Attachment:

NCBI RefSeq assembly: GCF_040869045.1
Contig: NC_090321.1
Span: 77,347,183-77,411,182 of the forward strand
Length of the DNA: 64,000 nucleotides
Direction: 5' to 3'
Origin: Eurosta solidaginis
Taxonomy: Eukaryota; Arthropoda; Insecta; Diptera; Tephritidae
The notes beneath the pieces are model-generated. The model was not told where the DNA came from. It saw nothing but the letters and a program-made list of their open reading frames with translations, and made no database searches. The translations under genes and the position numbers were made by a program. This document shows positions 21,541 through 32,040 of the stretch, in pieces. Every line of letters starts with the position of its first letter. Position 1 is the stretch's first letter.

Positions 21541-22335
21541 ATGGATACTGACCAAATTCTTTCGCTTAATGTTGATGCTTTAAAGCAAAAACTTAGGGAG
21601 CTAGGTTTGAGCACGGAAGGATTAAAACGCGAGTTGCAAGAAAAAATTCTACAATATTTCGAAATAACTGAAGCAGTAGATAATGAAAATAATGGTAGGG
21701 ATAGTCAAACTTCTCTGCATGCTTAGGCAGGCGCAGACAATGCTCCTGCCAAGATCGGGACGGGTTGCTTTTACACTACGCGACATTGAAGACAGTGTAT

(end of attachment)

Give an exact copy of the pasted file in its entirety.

NCBI RefSeq assembly: GCF_040869045.1
Contig: NC_090321.1
Span: 77,347,183-77,411,182 of the forward strand
Length of the DNA: 64,000 nucleotides
Direction: 5' to 3'
Origin: Eurosta solidaginis
Taxonomy: Eukaryota; Arthropoda; Insecta; Diptera; Tephritidae
The notes beneath the pieces are model-generated. The model was not told where the DNA came from. It saw nothing but the letters and a program-made list of their open reading frames with translations, and made no database searches. The translations under genes and the position numbers were made by a program. This document shows positions 21,541 through 32,040 of the stretch, in pieces. Every line of letters starts with the position of its first letter. Position 1 is the stretch's first letter.

Positions 21541-22335
21541 ATGGATACTGACCAAATTCTTTCGCTTAATGTTGATGCTTTAAAGCAAAAACTTAGGGAG
21601 CTAGGTTTGAGCACGGAAGGATTAAAACGCGAGTTGCAAGAAAAAATTCTACAATATTTCGAAATAACTGAAGCAGTAGATAATGAAAATAATGGTAGGG
21701 ATAGTCAAACTTCTCTGCATGCTTAGGCAGGCGCAGACAATGCTCCTGCCAAGATCGGGACGGGTTGCTTTTACACTACGCGACATTGAAGACAGTGTAT